Comment: Each of the exceptions is subject to interpretation, but the one referring to “. . . an unreasonable risk to safety” appears to be particularly questionable. Which U.S. Government agency will be responsible to make the determination that the flight is too risky for an U.S. flag carrier? U.S. flag carriers must be included in the risk assessment.

Response: Additional language for clarification regarding “an unreasonable risk to safety” has been incorporated into this final rule. An agency decision must be supported by an advisory alert issued by the Federal Aviation Administration, Department of State, or the Transportation Security Administration.

Comment: There must be proof supplied in every case by agencies arranging flights using foreign flag air carriers.

Response: As identified in the response to the first comment above, regulatory and other guidance already exists for agencies to follow for flights using foreign flag air carriers.

Comment: GSA should announce to the public, in advance, all flights proposed by U.S. Government agencies that would use foreign flag air carriers in accordance with this amendment, including the proof as to why a foreign flag air carrier is proposed to be used. This will allow U.S. air carriers the opportunity to comment, object, and appeal the intent to use a foreign flag carrier. GSA should propose a simple method to announce these flights to the public.

Response: The comments are outside the scope of this rule.

Comment: Note following (3)(v) of this amendment: The use of foreign flag air carriers should be rare. NACA urges GSA to replace this note with: (1) A transparent mechanism to allow advance notice of proposed use of foreign carriers, (2) an appeal process for U.S. flag carriers to object, and (3) a commitment to continue monitoring use of foreign flag air carriers by U.S. Government agencies. Only then will it be possible to ensure strict compliance with all provisions of the Fly America Act.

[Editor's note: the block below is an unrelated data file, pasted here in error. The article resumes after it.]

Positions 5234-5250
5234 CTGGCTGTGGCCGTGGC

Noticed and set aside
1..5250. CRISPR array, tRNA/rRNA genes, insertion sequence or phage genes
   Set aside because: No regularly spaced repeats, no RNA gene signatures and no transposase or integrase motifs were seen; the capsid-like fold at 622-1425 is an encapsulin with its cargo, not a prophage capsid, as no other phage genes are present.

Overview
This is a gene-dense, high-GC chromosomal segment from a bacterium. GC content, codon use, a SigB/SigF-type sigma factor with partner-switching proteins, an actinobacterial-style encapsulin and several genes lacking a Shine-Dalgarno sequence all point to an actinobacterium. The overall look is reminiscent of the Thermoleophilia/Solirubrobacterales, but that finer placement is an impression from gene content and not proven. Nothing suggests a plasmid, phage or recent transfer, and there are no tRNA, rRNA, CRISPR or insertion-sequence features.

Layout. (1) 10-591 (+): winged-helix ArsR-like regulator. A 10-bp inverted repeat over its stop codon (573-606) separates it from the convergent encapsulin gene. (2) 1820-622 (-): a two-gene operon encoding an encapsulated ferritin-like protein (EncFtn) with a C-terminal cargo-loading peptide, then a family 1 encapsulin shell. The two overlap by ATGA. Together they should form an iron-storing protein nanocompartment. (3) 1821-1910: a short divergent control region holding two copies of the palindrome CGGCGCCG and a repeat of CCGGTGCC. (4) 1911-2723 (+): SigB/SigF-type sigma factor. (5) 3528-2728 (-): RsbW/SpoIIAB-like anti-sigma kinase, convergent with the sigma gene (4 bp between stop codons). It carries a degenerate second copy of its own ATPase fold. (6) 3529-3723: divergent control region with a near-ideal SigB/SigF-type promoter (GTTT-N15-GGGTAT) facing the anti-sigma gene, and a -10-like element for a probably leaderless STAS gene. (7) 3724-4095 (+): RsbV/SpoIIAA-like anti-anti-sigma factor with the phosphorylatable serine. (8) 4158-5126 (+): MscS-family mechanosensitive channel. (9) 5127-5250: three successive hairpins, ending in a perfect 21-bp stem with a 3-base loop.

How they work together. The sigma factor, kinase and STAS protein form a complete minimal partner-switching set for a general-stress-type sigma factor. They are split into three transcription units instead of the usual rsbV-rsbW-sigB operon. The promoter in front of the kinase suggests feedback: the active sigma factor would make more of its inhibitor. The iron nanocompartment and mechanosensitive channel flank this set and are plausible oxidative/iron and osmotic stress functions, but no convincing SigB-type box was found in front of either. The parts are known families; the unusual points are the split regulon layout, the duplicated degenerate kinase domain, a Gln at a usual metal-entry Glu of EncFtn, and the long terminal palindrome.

Response: The proposed amendment “note” text following (3)(v) has been placed into the regulation at section 102-117.135(a), Air Cargo. GSA agrees that the use of foreign-flag air carriers should be rare.

The comments regarding the three steps are outside the scope of this rule. It is each agency's responsibility to procure and manage their foreign air carrier transportation requirements.

C. Changes Back to Top

This final rule—

  • Applies to all agencies and wholly owned Government corporations as defined in 5 U.S.C. 101, et seq., and 31 U.S.C. 9101(3), except as otherwise expressly provided.
  • Updates current provisions pertaining to the use of U.S. air carriers for cargo under the provisions of 49 U.S.C. 40118, commonly referred to as the “Fly America Act,” and the 46 U.S.C. 55305, the Cargo Preference Act of 1954, as amended.
  • Clarifies the exceptions to the requirement of using U.S. flag air carriers.
  • Revises contact information and Web sites for the Department of Transportation, Maritime Administration (MARAD).

D. Executive Orders 12866 and 13563 Back to Top

Executive Orders (E.O.) 12866 and 13563 direct agencies to assess all costs and benefits of available regulatory alternatives and, if regulation is necessary, to select regulatory approaches that maximize net benefits (including potential economic, environmental, public health and safety effects, distributive impacts, and equity). E.O. 13563 emphasizes the importance of quantifying both costs and benefits, reducing costs, harmonizing rules, and promoting flexibility. This is not a significant regulatory action, and therefore, would not be subject to review under Section 6(b) of E.O. 12866, Regulatory Planning and Review, dated September 30, 1993. This rule would not be a major rule under 5 U.S.C. 804.

E. Regulatory Flexibility Act Back to Top

While these revisions are substantive, this final rule will not have a significant economic impact on a substantial number of small entities within the meaning of the Regulatory Flexibility Act, 5 U.S.C. 601, et seq. This final rule is also exempt from the Regulatory Flexibility Act per 5 U.S.C. 553(a)(2) because it applies to agency management or personnel.

F. Paperwork Reduction Act Back to Top

The Paperwork Reduction Act does not apply because the changes to the FMR would not impose recordkeeping or information collection requirements, or the collection of information from offerors, contractors, or members of the public that require the approval of the Office of Management and Budget (OMB) under 44 U.S.C. 3501, et seq.